Beyond Industry 4.0 – Integrating Lean, Digital Technologies and People

Closes:

Guest editors

Prof. Alejandro G. Frank ([email protected]) - Federal University of Rio Grande do Sul, Brazil.

Prof. Giuliano A. Marodin ([email protected]) – University of South Carolina, USA.

Prof. Moacir Godinho Filho ([email protected]) – EM Normandie Business School, Metis Lab, France & Federal University of São Carlos, Brazil

Prof. Matthias Thürer ([email protected]) – Jinan University, China
 

Background

The growing proliferation of digital technologies worldwide has been acknowledged as a new age called the Fourth Industrial Revolution (Meindl et al., 2021). Given the need to increase gross domestic products and thus productivity, governments have created technology programs such as Industry 4.0 and Smart Manufacturing to enhance the digital transformation of operations and production activities in this context (Koh et al., 2019). This transformation is driven by digital base technologies such as the Industrial Internet of Things (IIoT), Cloud Computing, Big Data Analytics, and Artificial Intelligence (AI) (Frank et al., 2019), and new digital capabilities necessary to cope with technology adoption (Sousa-Zomer et al., 2020).

Although this digital transformation can increase productivity and flexibility, it can also create tensions with human-centered production systems, such as lean production, which is one of the dominant management paradigms in the industry nowadays (Dornelles et al., 2021; Cagliano et al., 2019). Unlike technology-driven management pardigms, lean emphasizes continuous improvement driven by workers, learning and leadership (Tortorella et al., 2018; Åhlström et al., 2021). Even the efficiency based view of lean (e.g. Hopp and Spearman, 2021) emphazises management principles that can, and often must, be operationalized without information technologies. In this lean context, technology should help organize and improve work processes and support workers in solving problems to reduce waste in value creation (Cifone et al., 2021). But how can this be done?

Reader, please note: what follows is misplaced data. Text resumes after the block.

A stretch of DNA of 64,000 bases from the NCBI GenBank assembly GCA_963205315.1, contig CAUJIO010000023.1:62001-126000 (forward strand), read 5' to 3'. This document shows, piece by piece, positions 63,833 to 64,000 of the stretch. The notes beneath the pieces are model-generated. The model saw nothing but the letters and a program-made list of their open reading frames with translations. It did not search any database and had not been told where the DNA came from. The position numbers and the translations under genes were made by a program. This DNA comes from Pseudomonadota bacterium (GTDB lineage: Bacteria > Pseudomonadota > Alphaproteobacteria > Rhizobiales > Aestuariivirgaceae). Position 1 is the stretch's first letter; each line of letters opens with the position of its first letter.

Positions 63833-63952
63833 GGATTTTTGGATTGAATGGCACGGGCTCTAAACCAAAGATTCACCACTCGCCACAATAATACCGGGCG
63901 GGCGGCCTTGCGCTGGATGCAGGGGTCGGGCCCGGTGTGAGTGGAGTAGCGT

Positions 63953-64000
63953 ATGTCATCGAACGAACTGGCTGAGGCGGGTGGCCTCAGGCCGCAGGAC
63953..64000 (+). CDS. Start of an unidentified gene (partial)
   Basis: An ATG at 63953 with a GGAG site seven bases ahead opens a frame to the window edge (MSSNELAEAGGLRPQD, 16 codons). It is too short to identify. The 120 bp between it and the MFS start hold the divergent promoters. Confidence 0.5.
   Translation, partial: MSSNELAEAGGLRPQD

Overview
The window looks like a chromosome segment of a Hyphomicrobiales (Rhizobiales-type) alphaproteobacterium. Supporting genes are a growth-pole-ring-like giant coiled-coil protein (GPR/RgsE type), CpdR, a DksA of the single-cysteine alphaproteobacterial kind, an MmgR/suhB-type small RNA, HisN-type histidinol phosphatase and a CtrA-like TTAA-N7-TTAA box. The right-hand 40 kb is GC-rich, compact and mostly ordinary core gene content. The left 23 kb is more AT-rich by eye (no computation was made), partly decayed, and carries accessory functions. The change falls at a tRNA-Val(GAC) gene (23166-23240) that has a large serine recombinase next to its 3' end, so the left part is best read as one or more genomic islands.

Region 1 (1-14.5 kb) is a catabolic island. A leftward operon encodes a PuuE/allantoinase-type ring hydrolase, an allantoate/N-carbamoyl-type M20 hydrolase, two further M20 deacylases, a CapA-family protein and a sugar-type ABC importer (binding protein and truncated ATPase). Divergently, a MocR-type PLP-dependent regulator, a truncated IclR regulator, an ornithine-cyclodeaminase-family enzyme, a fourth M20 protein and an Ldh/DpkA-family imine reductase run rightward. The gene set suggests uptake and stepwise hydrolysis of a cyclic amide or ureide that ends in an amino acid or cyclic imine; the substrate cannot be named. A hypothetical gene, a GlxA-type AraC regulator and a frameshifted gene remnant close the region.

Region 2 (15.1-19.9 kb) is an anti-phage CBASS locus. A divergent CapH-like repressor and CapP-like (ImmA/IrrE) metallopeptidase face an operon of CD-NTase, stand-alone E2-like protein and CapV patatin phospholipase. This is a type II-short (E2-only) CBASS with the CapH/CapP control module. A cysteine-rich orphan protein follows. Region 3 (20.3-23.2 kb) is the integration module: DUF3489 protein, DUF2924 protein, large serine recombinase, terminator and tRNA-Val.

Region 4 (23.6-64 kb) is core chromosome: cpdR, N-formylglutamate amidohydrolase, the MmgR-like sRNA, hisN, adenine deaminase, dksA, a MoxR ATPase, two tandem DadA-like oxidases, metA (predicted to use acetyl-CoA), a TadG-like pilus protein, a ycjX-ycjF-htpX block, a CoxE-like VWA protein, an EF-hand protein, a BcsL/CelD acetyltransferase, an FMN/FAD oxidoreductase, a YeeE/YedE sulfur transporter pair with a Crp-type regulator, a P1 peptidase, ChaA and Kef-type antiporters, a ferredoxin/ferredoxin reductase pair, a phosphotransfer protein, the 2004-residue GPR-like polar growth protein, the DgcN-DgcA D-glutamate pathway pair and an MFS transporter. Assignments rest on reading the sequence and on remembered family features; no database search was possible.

Lean has been described as a socio-technical system, and recent studies suggest that Industry 4.0 should be analyzed from a socio-technical perspective and include workers and organizational issues (Marcon et al., 2021). New perspectives have also enhanced the role of digital technologies for workers and the organizational system. This includes Industry 5.0 from the European Commission, which enhances the social aspects of the manufacturing technology models, and the Smart Working view of Industry 4.0, which considers the valorization of digital technologies for workers, becoming the worker a target of digital technology application (Cagliano et al., 2019; Dornelles et al., 2021; Meindl et al., 2021; Frank et al., 2019).  Consequently, there is an urgent need for more research on how digital technologies will be incorporated into workers' daily routines (Meindl et al., 2021; Senoner et al., 2021). Work routines are the essence of management concepts, such as lean, but do they remain applicable within Industry 4.0? (Åhlström et al., 2021). There is also an issue of legitimization and reputation (Holweg et al, 2022): Will workers accept a loss in autonomy and non-human decisions? Answering these questions is essential since it is well-known that Industry 4.0 models are oriented to create autonomous production systems based on AI tools that may not necessarily focus on workers (Kagermann et al., 2013; Dalenogare et al., 2018).

The literature on Industry 4.0 and lean has been predominantly optimistic about their integration (Cifone et al., 2021; Rosin et al., 2020; Tortorella et al., 2019). It assessed Industry 4.0 technologies that support lean, and considered Industry 4.0 maturity models that acknowledge some of lean’s organizational aspects. It appears that lean and the implementation of new technologies go hand in hand, but is there true integration? The literature clearly lacks evidence. Both concepts represent an interconnected arrangement of techniques and practices (Åhlström et al., 2021; Frank et al., 2019), and there is an intrinsic complexity in both that deserves more research on implementations. We look for more robust theoretical developments that explain how Industry 4.0 technologies and lean practices can be effectively combined to enhance operational performance.